Organization offers cash to help life scientists set up in less-developed nations
By Stephen Pincock | March 6, 2006
Researchers who are thinking about setting up a lab in one of Europe's less scientifically developed countries were offered a cash incentive this week by the European Molecular Biology Organization (EMBO), which has announced a new funding scheme that could net scientists ?50,000 annually for 5 years. Still, some scientists expressed doubts about the feasibility of the program, and whether it's enough to entice researchers to move who weren't already planning to do so.
The new arrangement, called the EMBO Strategic Development Installation Grants, will initially be offered to life scientists who want to set up labs in Croatia, the Czech Republic, Poland, Portugal, Spain, and Turkey.
The aim is to build the scientific infrastructure in participating countries by bringing in talented researchers, the program's manager Gerlind Wallon told The Scientist. "The initial thought was to identify countries which spend below a certain level of gross domestic product on research and development and make them part of this program," she said. Other countries are expected to sign up in the near future, she added.
The program is open to scientists of any age, so long as they have an "excellent publication record," Wallon added. They must also be in negotiations for a full-time position in one of the participating countries before applying -- although in the first year, EMBO will also consider candidates who are already recently installed.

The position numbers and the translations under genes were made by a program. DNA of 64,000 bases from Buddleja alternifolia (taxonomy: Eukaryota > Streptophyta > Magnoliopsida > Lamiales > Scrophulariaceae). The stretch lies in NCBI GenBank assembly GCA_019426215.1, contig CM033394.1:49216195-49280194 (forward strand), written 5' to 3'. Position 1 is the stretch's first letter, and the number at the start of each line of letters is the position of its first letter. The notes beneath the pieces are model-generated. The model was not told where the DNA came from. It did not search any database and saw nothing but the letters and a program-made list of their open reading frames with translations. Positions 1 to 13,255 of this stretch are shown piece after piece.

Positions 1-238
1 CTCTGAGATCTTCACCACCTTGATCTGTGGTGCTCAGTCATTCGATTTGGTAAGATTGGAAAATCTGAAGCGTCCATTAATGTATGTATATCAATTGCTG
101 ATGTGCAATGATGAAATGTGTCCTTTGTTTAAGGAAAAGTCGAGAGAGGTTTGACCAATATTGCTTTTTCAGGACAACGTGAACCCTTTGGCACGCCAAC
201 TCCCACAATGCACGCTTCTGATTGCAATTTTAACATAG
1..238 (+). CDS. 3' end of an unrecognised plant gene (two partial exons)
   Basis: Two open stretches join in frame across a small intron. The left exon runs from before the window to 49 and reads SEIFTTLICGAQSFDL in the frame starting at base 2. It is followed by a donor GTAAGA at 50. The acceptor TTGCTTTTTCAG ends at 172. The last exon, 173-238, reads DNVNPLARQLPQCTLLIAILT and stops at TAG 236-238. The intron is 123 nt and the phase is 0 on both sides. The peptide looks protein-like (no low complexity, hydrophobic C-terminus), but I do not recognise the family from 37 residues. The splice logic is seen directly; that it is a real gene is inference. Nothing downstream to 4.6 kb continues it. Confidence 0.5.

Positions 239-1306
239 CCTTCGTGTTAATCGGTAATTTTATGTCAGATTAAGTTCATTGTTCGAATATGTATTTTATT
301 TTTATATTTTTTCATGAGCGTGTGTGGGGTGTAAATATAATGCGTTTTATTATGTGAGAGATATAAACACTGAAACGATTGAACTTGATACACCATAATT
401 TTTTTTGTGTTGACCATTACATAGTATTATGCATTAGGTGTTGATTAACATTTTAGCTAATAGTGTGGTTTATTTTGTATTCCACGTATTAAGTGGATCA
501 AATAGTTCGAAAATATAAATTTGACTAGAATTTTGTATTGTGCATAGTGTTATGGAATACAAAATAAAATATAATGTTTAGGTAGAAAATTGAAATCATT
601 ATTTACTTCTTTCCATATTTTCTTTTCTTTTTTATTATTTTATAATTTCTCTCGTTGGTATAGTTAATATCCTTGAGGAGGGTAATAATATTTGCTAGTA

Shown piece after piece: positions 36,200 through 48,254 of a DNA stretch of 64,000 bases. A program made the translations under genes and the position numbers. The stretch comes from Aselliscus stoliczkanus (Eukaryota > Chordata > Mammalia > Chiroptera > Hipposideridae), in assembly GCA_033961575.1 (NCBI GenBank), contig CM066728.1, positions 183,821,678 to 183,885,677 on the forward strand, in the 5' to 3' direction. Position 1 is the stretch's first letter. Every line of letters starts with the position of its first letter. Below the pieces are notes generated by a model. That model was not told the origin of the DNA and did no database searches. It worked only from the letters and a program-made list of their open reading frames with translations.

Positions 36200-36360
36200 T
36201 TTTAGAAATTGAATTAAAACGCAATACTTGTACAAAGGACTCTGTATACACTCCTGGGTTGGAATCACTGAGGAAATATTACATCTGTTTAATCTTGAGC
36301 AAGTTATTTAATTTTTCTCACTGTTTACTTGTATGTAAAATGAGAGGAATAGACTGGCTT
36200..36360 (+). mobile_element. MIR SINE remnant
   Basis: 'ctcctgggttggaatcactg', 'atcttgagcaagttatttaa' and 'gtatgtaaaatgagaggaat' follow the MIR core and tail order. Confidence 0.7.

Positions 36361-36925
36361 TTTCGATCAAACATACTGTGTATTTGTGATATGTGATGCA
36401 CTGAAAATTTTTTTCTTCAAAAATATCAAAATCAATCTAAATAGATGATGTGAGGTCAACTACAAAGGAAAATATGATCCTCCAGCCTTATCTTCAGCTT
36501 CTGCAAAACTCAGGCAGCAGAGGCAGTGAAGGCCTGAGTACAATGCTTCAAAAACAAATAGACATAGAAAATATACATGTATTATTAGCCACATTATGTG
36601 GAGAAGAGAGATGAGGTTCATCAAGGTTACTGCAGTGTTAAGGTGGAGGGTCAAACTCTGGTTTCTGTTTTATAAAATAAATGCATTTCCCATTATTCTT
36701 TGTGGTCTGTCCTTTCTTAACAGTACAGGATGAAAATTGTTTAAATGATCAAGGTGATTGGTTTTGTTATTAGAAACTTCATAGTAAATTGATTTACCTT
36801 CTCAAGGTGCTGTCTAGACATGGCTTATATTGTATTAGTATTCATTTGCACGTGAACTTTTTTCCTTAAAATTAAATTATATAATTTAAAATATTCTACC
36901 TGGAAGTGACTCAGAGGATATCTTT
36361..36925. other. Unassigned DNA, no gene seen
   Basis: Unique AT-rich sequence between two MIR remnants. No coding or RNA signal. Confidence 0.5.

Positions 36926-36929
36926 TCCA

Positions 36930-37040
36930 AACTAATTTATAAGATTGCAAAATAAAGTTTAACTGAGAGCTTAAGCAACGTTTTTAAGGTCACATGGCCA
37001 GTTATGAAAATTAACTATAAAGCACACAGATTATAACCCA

Frank Gannon, EMBO's executive director, said in a statement that the launch of these grants is timely. "Europe is increasingly aware of the need to strengthen science in all countries of the European Research Area. This is exactly what these grants aim to do."
But not everybody was convinced. Paul Andrews, a postdoc cell biologist at the University of Dundee in the UK, said he thought the program would most likely appeal to researchers who originally came from one of the participating countries and wanted to return. "I can't imagine it would be an incentive for someone based in the UK or Germany, say, to go to one of these countries to set up a lab," he told The Scientist.
Shamshad Cockroft, professor of cell physiology at University College London, added that while the scheme seemed like a good idea in principle, she wondered how it would work in practice. "Because most of these countries don't have the infrastructure, I just know that they have problems of a different nature," she said.
"You need a critical mass of researchers so if you are running an experiment and need a reagent or a piece of equipment you can buy it quickly or go down the corridor to another lab and borrow it," said Cockroft, who is a member of the Career Development Committee of the European Life Scientist Organization. "I don't think you can bypass the infrastructure development."
EMBO said that a central part of the scheme will be a guarantee of ongoing career opportunities for awardees beyond the duration of the initial grant. The organization is also asking institutions at which the new labs are established to make a commitment to ongoing support of the scientists.
Links within this article
EMBO Strategic Development Insertion Grants
A.Scott, "Enlarged EU good for science," The Scientist, May 3, 2005.
S. Pincock, "EU promises new funding deal," The Scientist, February 2, 2006.
A.Scott, "EU explores funding options," The Scientist, December 20, 2004.
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